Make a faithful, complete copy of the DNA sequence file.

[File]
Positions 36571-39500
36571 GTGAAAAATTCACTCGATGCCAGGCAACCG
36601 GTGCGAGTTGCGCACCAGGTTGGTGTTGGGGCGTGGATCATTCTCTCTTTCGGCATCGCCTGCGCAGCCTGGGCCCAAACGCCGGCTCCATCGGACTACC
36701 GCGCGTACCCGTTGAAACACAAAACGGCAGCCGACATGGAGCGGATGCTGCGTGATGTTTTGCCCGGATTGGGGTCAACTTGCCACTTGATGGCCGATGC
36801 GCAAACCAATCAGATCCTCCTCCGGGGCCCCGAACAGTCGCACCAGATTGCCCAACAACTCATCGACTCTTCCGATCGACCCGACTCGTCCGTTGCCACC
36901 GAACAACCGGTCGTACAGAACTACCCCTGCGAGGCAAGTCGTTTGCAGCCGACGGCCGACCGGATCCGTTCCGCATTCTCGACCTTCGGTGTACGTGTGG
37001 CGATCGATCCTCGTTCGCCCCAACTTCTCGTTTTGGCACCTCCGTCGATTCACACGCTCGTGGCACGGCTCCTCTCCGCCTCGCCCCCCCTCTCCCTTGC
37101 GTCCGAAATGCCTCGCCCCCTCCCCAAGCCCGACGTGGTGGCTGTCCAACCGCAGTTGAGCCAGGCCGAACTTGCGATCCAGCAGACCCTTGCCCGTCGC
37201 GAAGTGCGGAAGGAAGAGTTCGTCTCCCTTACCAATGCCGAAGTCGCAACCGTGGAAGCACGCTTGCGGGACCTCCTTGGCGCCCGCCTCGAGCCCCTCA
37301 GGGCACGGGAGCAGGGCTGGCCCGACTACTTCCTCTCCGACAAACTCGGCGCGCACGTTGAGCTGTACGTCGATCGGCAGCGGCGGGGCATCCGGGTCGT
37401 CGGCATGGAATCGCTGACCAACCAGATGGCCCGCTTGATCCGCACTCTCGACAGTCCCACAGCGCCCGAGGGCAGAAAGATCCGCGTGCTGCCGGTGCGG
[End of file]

Positions 36571-39500
36571 GTGAAAAATTCACTCGATGCCAGGCAACCG
36601 GTGCGAGTTGCGCACCAGGTTGGTGTTGGGGCGTGGATCATTCTCTCTTTCGGCATCGCCTGCGCAGCCTGGGCCCAAACGCCGGCTCCATCGGACTACC
36701 GCGCGTACCCGTTGAAACACAAAACGGCAGCCGACATGGAGCGGATGCTGCGTGATGTTTTGCCCGGATTGGGGTCAACTTGCCACTTGATGGCCGATGC
36801 GCAAACCAATCAGATCCTCCTCCGGGGCCCCGAACAGTCGCACCAGATTGCCCAACAACTCATCGACTCTTCCGATCGACCCGACTCGTCCGTTGCCACC
36901 GAACAACCGGTCGTACAGAACTACCCCTGCGAGGCAAGTCGTTTGCAGCCGACGGCCGACCGGATCCGTTCCGCATTCTCGACCTTCGGTGTACGTGTGG
37001 CGATCGATCCTCGTTCGCCCCAACTTCTCGTTTTGGCACCTCCGTCGATTCACACGCTCGTGGCACGGCTCCTCTCCGCCTCGCCCCCCCTCTCCCTTGC
37101 GTCCGAAATGCCTCGCCCCCTCCCCAAGCCCGACGTGGTGGCTGTCCAACCGCAGTTGAGCCAGGCCGAACTTGCGATCCAGCAGACCCTTGCCCGTCGC
37201 GAAGTGCGGAAGGAAGAGTTCGTCTCCCTTACCAATGCCGAAGTCGCAACCGTGGAAGCACGCTTGCGGGACCTCCTTGGCGCCCGCCTCGAGCCCCTCA
37301 GGGCACGGGAGCAGGGCTGGCCCGACTACTTCCTCTCCGACAAACTCGGCGCGCACGTTGAGCTGTACGTCGATCGGCAGCGGCGGGGCATCCGGGTCGT
37401 CGGCATGGAATCGCTGACCAACCAGATGGCCCGCTTGATCCGCACTCTCGACAGTCCCACAGCGCCCGAGGGCAGAAAGATCCGCGTGCTGCCGGTGCGG